Hey 4th-8th graders! Today’s post is for you!
Once upper elementary school hits, life gets so busy that juggling your schedule becomes much harder. According to researchers, more and more of you are choosing not to make time for reading.
For your teachers and parents, this can be frustrating. Maybe it’s frustrating for you, too.
My observation as a teacher, librarian, and parent is that sometimes selecting a book off the shelf is actually the hardest part of reading. (I will add here that student self-selection of books is fantastic and if your teacher allows it, say thank you. You have higher odds of increased achievement.)
Luckily, I’ve got a few books to recommend that I’m willing to bet you’ll enjoy. My recommendations have nothing to do with Lexile scores (an often misused tool) and everything to do with fabulous stories that lots of kids have loved. These are tried and true favorites. If you need a book for class—or just for fun—I dare you to try one of these. Give it to chapter 3 and then let me know what you think.
1. Anything by Raina Telgemeier.
They are all super popular: Smile, Sisters, Drama, Guts, and Ghosts.
Graphic novels of any kind are a good bet. If your teacher balks at allowing graphic novels in class, invite them to read my article about the benefits of graphic novels.
2. Anything by Rick Riordan.
The Lightning Thief is the first book of his first middle grade series, but if you are in middle school, you might prefer starting with Book 1 of The Heroes of Olympus series. The characters are older, and the storyline is more complex.
If you’ve already devoured all of his books, consider another upper middle grade fantasy.
3. The Last Kids on Earth, by Max Brallier.
Humorous tales are always a win, and Last Kids on Earth has the bonus of some inside artwork. Plus ZOMBIES.
See also: Wimpy Kid, Big Nate, and I, Funny.
4. Love That Dog and Hate that Cat, by Sharon Creech.
Short, easy-to-read, and totally gripping, Sharon Creech tells this story in a one-sided conversation made of poems. Even my students who claimed to hate poetry loved this book and its sequel.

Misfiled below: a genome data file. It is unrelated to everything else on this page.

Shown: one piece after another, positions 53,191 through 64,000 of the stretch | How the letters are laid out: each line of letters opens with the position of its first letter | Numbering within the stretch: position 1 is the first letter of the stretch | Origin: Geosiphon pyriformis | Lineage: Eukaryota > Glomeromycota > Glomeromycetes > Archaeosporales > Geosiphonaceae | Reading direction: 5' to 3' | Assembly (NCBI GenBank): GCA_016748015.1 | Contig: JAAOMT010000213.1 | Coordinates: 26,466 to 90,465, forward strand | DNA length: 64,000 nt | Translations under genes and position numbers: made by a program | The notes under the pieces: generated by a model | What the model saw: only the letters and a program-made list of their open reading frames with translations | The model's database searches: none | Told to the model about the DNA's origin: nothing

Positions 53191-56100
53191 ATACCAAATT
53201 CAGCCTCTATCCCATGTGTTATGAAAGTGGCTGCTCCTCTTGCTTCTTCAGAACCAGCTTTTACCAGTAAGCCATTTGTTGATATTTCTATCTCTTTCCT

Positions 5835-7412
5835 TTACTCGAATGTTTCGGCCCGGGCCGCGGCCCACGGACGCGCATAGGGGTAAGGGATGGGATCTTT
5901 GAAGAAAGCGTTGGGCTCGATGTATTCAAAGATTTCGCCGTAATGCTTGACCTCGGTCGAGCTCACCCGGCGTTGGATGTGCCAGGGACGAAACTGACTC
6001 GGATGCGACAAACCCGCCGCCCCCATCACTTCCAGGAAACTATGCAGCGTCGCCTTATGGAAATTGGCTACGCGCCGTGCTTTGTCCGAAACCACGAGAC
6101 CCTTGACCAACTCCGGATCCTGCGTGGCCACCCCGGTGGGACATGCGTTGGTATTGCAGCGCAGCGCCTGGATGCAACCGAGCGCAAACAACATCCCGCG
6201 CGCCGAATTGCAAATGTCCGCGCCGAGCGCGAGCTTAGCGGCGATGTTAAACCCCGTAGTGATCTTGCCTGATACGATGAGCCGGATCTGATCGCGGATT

Other novels-in-verse books to consider as well include The Crossover by Kwame Alexander (especially for basketball fans) and Mountain Dog by Margarita Engle.
5. Scary books are constant favorites.
You don’t have to stop reading scary stories once you outgrow Goosebumps. Try a novel by Mary Downing Hahn—she’s the queen of ghost stories for young teens.
If you’re ready to kick it up another notch, try Coraline, Doll Bones, or The Night Gardener.
If you don’t love a book within the first three chapters, it's okay to abandon it and try a different book. If you find yourself abandoning books all the time, though, consider asking your librarian or teacher for some advice on books you might enjoy. But I would be surprised if none of these worked for you!
Bonus— If you have younger siblings, try reading aloud to your younger brothers and sisters. No, I’m not kidding. Books are magical, and little kids will remind you of this truth if you've forgotten. Watch their eyes sparkle as you read to them. Here are some great books for babies, toddlers, and preschoolers, as well as reading tips and information for families about building a love of reading. The adults in your household will probably appreciate both the linked info and your sibling sweetness.
There is a book waiting for you right now! A perfect book for you! A good book you'll love--you just have to give it a chance!